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Handling Multiple Bottlenecks

 

Topic Last Modified: 2005-05-18

It is not uncommon for servers to experience multiple bottlenecks. It is important, however, to understand whether there are any causal relations occurring—that is, where one subsystem's performance issues spills over to another subsystem. For example, a CPU-bound server can build up queues, which causes unusually high use of the SMTP disks.

Because of the possibility of causal relations occurring between subsystems, analyze the performance logs with regard to:

  • The role assigned to the server.
  • The cause or causes that trigger the performance degradation of one or more subsystems.

Generally, it is worth mitigating each bottleneck, and then seeing the effects of removing that malfunctioning piece of the puzzle. Otherwise, enforcing policies may be enough to mitigate issues caused by multiple bottlenecks. For instance, enforcing message sizes for POP3 retrievals can reduce the load on the database disk. However, enforcement may not be enough. There are many cases that will require upgrades or a redesign of the hardware.

In this example, the Exchange server is a mailbox server that hosts 6,000 users. It is connected to three direct attach storage arrays:

  • One array has the database.
  • Another array has the transaction logs.
  • The third array has the SMTP disks.

This Exchange server has two storage groups with two private databases, each database with 1,500 users. The SLA for backing up and restoring limits the number of storage groups to two.

The problem is that, during the daytime, users experience slow response as they use Microsoft® Office Outlook® in online mode.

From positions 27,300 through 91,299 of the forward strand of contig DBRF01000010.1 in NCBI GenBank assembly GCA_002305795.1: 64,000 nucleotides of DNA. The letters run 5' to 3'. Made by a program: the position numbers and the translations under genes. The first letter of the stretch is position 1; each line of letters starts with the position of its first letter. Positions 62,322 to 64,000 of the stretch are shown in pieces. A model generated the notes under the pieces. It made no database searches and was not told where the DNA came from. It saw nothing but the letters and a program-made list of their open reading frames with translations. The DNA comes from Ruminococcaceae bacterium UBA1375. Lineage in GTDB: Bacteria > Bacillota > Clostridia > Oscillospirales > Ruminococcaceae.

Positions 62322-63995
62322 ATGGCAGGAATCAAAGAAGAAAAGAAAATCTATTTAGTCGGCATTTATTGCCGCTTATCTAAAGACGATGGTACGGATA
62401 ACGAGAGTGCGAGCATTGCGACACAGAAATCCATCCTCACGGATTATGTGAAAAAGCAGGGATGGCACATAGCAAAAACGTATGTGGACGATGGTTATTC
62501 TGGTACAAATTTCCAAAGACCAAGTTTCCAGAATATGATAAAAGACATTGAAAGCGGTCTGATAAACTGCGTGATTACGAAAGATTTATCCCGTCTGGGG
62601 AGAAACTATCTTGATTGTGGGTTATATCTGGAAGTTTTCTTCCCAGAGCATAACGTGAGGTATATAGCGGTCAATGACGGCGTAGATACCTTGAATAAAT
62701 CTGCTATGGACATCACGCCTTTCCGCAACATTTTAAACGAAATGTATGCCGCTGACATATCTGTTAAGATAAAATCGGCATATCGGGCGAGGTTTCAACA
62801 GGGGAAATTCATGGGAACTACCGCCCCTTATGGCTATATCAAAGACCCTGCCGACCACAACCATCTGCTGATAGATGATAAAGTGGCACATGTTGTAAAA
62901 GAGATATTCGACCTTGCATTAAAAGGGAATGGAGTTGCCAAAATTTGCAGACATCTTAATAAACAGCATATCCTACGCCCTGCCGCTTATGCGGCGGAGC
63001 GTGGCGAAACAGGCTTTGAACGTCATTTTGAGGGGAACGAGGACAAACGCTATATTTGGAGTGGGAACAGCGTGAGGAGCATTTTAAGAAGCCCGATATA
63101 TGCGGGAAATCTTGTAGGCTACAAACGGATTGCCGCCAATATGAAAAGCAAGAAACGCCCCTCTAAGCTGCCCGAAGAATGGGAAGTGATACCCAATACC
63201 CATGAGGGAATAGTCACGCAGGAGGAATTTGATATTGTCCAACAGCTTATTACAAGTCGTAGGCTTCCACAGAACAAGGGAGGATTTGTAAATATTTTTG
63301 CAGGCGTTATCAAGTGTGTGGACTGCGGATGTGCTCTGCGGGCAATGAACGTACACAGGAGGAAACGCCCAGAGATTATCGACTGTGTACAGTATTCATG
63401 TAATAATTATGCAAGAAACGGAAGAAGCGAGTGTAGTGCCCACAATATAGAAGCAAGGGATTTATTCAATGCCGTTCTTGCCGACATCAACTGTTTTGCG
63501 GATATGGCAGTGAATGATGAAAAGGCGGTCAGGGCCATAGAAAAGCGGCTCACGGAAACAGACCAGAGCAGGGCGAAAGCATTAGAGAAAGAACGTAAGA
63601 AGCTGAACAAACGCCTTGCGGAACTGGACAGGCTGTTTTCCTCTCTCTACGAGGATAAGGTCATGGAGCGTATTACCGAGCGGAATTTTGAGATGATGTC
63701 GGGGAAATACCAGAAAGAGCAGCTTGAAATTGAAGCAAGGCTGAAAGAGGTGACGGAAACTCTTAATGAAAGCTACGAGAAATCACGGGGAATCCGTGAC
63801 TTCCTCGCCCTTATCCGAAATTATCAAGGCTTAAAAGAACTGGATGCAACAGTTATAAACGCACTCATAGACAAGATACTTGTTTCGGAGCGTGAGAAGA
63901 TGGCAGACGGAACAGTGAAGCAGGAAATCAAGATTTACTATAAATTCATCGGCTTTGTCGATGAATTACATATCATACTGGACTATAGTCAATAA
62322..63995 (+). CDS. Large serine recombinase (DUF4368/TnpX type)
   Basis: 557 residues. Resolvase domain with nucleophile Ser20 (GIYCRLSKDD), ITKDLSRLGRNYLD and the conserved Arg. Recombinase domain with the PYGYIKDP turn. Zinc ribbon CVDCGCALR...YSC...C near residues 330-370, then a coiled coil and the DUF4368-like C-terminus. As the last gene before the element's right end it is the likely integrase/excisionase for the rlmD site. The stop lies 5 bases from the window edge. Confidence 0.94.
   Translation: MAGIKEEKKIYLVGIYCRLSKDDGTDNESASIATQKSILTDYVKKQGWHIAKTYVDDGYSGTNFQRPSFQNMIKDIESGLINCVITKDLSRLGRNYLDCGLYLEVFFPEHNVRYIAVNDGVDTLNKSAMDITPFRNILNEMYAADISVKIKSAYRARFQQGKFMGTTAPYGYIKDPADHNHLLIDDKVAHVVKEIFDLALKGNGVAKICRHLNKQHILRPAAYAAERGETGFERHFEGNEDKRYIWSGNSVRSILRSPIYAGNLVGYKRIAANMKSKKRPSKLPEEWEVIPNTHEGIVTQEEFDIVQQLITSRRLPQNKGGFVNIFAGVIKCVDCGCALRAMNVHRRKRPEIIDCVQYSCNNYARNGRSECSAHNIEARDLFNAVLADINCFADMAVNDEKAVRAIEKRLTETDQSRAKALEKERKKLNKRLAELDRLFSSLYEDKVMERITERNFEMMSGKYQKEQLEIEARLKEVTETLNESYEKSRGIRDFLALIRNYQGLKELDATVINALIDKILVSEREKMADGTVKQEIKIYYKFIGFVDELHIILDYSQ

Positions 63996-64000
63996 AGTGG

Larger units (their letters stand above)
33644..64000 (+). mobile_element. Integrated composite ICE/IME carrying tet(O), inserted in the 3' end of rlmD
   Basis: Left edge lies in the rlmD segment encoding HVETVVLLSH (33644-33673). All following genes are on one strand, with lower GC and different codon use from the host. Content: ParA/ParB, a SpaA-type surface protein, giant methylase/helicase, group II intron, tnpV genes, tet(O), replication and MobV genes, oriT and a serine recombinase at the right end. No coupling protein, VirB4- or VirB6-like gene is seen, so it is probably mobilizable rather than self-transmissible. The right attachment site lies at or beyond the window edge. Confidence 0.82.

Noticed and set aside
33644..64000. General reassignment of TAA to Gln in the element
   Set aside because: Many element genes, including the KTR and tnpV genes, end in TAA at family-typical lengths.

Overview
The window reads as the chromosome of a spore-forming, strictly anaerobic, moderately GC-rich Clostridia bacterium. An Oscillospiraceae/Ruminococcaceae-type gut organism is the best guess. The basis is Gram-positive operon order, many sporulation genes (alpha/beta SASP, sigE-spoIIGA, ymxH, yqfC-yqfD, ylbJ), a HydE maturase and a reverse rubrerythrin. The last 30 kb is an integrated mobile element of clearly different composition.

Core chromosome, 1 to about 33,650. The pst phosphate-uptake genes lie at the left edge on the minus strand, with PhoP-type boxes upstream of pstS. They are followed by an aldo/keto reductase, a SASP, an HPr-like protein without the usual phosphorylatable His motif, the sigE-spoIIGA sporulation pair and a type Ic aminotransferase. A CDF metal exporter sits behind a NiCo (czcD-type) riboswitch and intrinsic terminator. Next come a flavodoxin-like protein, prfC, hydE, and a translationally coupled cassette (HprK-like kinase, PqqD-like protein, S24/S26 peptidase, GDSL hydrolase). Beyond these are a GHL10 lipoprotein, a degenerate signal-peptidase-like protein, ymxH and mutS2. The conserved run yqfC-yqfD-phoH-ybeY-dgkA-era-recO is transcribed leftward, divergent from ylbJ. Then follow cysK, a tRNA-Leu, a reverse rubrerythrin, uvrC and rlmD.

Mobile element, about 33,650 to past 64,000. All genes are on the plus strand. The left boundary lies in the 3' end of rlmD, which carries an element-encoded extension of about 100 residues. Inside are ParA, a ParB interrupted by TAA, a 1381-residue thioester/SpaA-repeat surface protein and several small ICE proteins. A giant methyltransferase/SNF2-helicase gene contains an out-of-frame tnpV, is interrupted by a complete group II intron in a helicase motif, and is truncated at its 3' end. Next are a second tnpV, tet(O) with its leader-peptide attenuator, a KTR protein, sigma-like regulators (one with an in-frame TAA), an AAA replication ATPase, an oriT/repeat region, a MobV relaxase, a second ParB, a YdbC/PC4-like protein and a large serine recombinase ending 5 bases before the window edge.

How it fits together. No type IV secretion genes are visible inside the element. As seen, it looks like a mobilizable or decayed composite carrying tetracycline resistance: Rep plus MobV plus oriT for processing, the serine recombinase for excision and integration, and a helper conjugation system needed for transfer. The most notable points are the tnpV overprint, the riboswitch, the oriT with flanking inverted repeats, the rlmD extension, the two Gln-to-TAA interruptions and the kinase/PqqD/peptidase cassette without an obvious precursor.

By collecting a performance log during the eight hours of day-time use for which this server is experiencing degraded performance, it becomes clear that the MSExchangeIS\RPC Requests counter is constantly around 60, and that some clients experience slow responses to the operations requested. Furthermore, the MSExchangeIS\RPC Averaged Latency counter is constantly hitting or going above 100 ms. These are clear symptoms of performance issues that need to be isolated.

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Analysis of the performance logs uncovered problems with the performance of the database drive, the log drive, and the CPU. The following sections indicate which performance counters were used to determine each problem.

The Exchange Server is connected to a Storage Area Network that cannot handle the I/O load. As shown in Figure 10, the write latencies on the database drive (as indicated by the PhysicalDisk\Average Disk sec/Write counter) average 62 ms, with frequent spikes above 80 ms and some above 100 ms.

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By adding another array and controller, and then splitting the storage groups into separate arrays, the performance of the database drive improved.

As shown in the following figure, a slow transaction log drive is causing the Database\Log Record Stalls/sec counter to average 114 stalls/second, with constant spikes above 150 stalls/second. In addition, there are frequent log threads waiting as indicated by the Database\Log Record Stalls/sec counter, with spikes above 20.

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The controller responsible for the transaction logs was experiencing problems. The controller has the write-back cache disabled. The stalls subsided after replacing the old controller with a new controller that had a properly functioning write-back cache.

As shown in the following figure, this server is experiencing high CPU usage (with the Processor\% Processor Time counter averaging 97%) and large processor queues (as indicated by the System\Processor Queue Length counter).

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The slowness on the database and transaction logs aggravated the CPU utilization, causing more context switches than necessary (an average of 50,000 on this performance log) and consequently over utilizing the CPU. By resolving the database issues in Problem 1 and the transaction logs issues in Problem 2, the CPU utilization problem shown in the figure in this problem is resolved as well.

 
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